Canada

NHL banning ’cause-based’ jerseys next season

The NHL will not allow teams to wear “cause-based” jerseys next season, the league confirmed on Thursday.

The league’s Board of Governors agreed with Commissioner Gary Bettman’s view that the refusals overshadowed teams’ efforts in hosting Pride nights that in some cases included auctioning off the warmup jerseys. All 32 teams held Pride or Hockey is for Everyone night.

Teams will still celebrate Pride and other theme nights, including military appreciation and Hockey Fights Cancer. They’re also expected to still design and produce jerseys to be autographed and sold to raise money, even though players won’t skate around with them on during warmups.

Pride jerseys became a hot-button issue in the league last season after multiple players refused to wear them during warmups.

Bettman, in an interview with Sportsnet following the Board of Governors meeting in New York, said he suggested teams stop having special warmup jerseys because themed nights were being undermined by chatter over certain players declining to participate.

“That’s just become more of a distraction from really the essence of what the purpose of these nights are,” Bettman said. “We’re keeping the focus on the game. And on these specialty nights, we’re going to be focused on the cause.”

Philadelphia Flyers defenceman Ivan Provorov was the first to make that decision, citing his Russian Orthodox beliefs.

Florida Panthers brothers Eric and Marc Staal also refused to wear their team’s Pride jersey, claiming religious reasons.

WATCH | Handful of NHLers object to wearing Pride-themed jerseys:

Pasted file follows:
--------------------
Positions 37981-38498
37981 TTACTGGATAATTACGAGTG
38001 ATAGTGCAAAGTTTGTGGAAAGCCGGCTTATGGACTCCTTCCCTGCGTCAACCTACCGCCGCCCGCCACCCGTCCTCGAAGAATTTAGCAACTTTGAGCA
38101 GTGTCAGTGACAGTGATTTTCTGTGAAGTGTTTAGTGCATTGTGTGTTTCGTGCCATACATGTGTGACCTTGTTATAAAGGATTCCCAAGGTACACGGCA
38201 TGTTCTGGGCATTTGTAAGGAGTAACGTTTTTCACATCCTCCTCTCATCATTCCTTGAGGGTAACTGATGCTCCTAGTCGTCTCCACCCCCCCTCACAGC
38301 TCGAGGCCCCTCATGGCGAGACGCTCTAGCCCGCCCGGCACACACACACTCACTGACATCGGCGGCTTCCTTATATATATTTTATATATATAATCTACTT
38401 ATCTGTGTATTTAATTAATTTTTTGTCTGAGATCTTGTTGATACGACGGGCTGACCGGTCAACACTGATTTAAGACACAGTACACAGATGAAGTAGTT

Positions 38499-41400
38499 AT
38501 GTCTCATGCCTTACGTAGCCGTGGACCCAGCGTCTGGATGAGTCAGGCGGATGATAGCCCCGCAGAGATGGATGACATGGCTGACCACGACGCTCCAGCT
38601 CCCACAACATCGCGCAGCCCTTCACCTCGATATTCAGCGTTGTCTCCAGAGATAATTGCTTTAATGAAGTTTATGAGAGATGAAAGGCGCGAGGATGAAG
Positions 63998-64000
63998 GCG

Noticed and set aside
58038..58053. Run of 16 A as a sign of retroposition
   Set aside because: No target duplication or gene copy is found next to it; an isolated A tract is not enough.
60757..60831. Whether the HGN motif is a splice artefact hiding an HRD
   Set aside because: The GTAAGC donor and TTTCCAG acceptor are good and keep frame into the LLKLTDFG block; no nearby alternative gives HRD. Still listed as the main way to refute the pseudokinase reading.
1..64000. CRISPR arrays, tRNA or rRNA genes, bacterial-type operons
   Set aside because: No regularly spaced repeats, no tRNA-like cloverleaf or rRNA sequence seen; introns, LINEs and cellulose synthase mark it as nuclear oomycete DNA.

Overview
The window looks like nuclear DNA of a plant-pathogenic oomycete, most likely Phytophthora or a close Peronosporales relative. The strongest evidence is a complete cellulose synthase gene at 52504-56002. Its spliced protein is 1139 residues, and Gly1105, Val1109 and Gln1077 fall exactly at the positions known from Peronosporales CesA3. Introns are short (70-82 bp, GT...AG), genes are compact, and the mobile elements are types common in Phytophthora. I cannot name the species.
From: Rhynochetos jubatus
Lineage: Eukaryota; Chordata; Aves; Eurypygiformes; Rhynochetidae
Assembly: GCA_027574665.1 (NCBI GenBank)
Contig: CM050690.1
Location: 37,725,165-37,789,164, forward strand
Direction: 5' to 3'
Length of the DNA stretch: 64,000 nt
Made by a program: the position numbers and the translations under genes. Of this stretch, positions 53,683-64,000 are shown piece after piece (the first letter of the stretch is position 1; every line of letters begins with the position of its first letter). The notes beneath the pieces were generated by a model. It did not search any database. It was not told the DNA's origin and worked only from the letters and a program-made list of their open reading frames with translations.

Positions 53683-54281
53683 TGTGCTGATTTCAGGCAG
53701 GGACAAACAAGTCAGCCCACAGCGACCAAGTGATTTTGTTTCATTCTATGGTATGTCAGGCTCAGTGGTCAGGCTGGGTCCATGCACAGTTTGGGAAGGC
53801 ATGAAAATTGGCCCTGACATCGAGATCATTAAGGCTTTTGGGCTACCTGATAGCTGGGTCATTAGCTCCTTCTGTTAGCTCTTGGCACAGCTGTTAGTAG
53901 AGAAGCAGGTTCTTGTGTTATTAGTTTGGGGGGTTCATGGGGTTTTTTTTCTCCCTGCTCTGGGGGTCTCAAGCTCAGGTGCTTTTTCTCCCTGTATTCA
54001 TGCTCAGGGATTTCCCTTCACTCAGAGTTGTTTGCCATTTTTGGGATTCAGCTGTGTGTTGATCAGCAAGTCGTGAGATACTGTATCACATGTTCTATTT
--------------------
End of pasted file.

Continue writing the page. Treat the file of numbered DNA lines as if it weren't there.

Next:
Handful of NHLers object to wearing Pride-themed jerseys

3 months ago

Duration 2:02

Canadian NHL players Mark and Eric Staal are the latest to join a handful of others who are refusing to wear Pride-themed warm-up jerseys in support of the LGBTQ community. It’s ignited a debate over inclusivity and personal freedom in pro-hockey.

Some Russian players did not wear the sweaters over safety concerns going back home. In December, Russia amended its anti-gay laws making it “illegal to spread ‘propaganda’ about ‘nontraditional sexual relations’ in all media, including social, advertising and movies,” per The New York Times.

However, Russians such as Pittsburgh’s Evgeni Malkin and Florida’s Sergei Bobrovsky did wear the jerseys.

Three teams — the Minnesota Wild, the New York Rangers and Chicago’s NHL team — cancelled their Pride Night warmups, but kept other events.

‘Concerned and disappointed’

You Can Play, which has worked with sports and leagues — including the NHL — to help them grow more inclusive for members of the LGBTQ+ community, said it was “concerned and disappointed” by Thursday’s decision.

“Today’s decision means that the over 95 per cent of players who chose to wear a Pride jersey to support the community will now not get an opportunity to do so,” the organization said in a statement.

“The work to make locker rooms, board rooms and arenas safer, more diverse, and more inclusive needs to be ongoing and purposeful, and we will continue to work with our partners at the NHL, including individual teams, players, agents and the NHLPA to ensure this critical work continues.”

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